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Taking a Look at Jayson Heyward

With Spring Training ramping up this week and with games starting next week, I thought it could be useful to take a look at some under the rader players from the Dodgers' quiet offseason who might make a significant impact this year or even break camp with the club on Opening Day. In this first article I'm going to take a quick look at Jason Heyward, a well-known name but somebody who has struggled to perform on the field for the last few years.

While on the surface this was an incredibly disappointing outfield signing after the Dodgers non-tendered Cody Bellinger, the upside is certainly there. Freddie Freeman, a former teammate and good friend of Heyward, remarked that Dodger fans will soon see why he was a first round pick as a prospect. Freeman is likely referencing Heyward's known dedication to to regaining his former stardom and the massive swing changes that he has reportedly undergone this offseason.

Heyward has had an incredibly rough stretch since leaving Atlanta for Chicago in 2016, putting up a wRC+ of 61 and -0.4 fWAR with a single home ru in 2022. He is, though, when healthy still a capable defensive outfield (even if he's not relegated to corner positions) with an above-average arm (81st percentile in arm strength). Injuries have also been a significant problem for Heyward recently, playing only 48 games in 2022 due to knee issues and has averaged only 116 games since joining the Cubs (excluding the COVID-shortened 2020 season).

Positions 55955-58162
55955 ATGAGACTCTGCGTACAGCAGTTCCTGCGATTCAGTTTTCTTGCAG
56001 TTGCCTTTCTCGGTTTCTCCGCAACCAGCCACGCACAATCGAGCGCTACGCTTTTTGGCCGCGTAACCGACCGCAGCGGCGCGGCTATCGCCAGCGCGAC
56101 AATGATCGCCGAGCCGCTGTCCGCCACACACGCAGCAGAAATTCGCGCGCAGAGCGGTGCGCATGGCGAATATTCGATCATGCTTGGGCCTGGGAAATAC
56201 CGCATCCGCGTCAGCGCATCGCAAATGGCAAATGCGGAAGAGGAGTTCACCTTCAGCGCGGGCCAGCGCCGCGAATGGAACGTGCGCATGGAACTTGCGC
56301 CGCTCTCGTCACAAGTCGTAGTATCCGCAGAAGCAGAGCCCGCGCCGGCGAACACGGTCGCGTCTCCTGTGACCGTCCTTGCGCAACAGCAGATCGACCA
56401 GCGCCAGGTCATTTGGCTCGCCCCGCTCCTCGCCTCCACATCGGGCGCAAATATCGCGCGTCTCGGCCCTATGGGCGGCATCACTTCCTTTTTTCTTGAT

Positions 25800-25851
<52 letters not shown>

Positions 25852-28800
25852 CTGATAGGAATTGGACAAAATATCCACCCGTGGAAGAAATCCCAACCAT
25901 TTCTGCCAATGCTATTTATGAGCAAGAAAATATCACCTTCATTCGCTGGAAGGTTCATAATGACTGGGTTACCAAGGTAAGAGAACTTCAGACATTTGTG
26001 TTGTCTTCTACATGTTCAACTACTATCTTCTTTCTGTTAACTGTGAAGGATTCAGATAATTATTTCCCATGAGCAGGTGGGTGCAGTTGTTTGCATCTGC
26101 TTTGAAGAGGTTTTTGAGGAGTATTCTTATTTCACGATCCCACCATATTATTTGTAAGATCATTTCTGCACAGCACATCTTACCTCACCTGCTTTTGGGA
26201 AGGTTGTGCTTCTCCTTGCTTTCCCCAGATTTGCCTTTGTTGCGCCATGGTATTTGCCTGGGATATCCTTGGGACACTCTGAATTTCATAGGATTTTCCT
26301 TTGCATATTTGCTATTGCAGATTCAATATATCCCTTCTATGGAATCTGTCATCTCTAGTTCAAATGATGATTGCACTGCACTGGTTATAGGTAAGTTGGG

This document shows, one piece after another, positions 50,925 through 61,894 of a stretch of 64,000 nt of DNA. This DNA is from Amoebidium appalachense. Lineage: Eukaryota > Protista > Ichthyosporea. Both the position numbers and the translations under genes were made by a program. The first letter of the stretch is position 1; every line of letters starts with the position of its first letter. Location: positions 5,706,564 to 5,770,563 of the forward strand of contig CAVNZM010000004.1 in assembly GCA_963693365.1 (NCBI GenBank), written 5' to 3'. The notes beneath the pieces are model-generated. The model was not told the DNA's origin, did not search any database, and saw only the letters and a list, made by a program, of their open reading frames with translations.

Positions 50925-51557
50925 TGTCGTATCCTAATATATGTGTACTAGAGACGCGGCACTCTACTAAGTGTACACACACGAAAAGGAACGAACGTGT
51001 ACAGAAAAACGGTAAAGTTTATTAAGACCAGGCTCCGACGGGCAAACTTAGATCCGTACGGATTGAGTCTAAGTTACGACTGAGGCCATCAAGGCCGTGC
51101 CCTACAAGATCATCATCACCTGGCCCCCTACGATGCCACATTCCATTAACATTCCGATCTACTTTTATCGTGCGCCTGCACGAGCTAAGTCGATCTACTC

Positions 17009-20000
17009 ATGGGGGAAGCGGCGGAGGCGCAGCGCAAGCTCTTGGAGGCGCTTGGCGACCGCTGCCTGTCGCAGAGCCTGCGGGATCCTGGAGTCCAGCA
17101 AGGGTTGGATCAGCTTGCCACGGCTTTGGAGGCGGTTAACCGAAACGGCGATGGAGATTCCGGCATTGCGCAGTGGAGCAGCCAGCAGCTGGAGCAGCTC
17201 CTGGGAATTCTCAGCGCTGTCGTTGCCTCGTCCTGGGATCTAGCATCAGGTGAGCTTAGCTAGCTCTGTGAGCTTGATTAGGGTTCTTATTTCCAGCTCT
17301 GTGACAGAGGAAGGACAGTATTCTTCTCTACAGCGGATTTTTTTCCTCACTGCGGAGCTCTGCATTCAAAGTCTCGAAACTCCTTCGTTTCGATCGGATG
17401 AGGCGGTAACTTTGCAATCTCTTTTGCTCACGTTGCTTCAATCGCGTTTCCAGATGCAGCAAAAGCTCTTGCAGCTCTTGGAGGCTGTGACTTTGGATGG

Another possible benefit to Heyward's joining the Dodgers is his clubhouse presence. Such is especially important because the Dodgers lost their leader in Justin Turner, a role that Heyward should be able to aid Freddie Freeman, Clayton Kershaw, and Mookie Betts in filling. Additiionally, he famously rallied the Cubs during a rain delay in extra innings of Game 7 of the 2016 World Series. This kind of leadership will be incredibly important on the 2023 Dodgers in particular due to their influx of new and young players Miguel Vargas, James Outman, and Michael Busch. It's a safe bet that, at the very least, Heyward serves as a good role model for these young players in their first tase of the show.

Clearly, Heyward is far from a guarantee to magically find his swing in Los Angeles as so many players do but he does have significant upside if he's healthy and surrounded by a winning culture and incredibly advanced coaching staff. I don't expect Heyward to be an All-Star but I do think that he'll improve from his days in Chicago and be a solid contributor to what is likely to be a rotating outfield situation.

While it's clear that one has to search and be somewhat optimistic to find much to like about this signing, I do think that it's very low risk and at least marginal reward, even if it just means having Heyward around as a pinch-hitter and mentor. And who knows, maybe he even shows Chavez Ravine a little tase of 2018 Matt Kemp?


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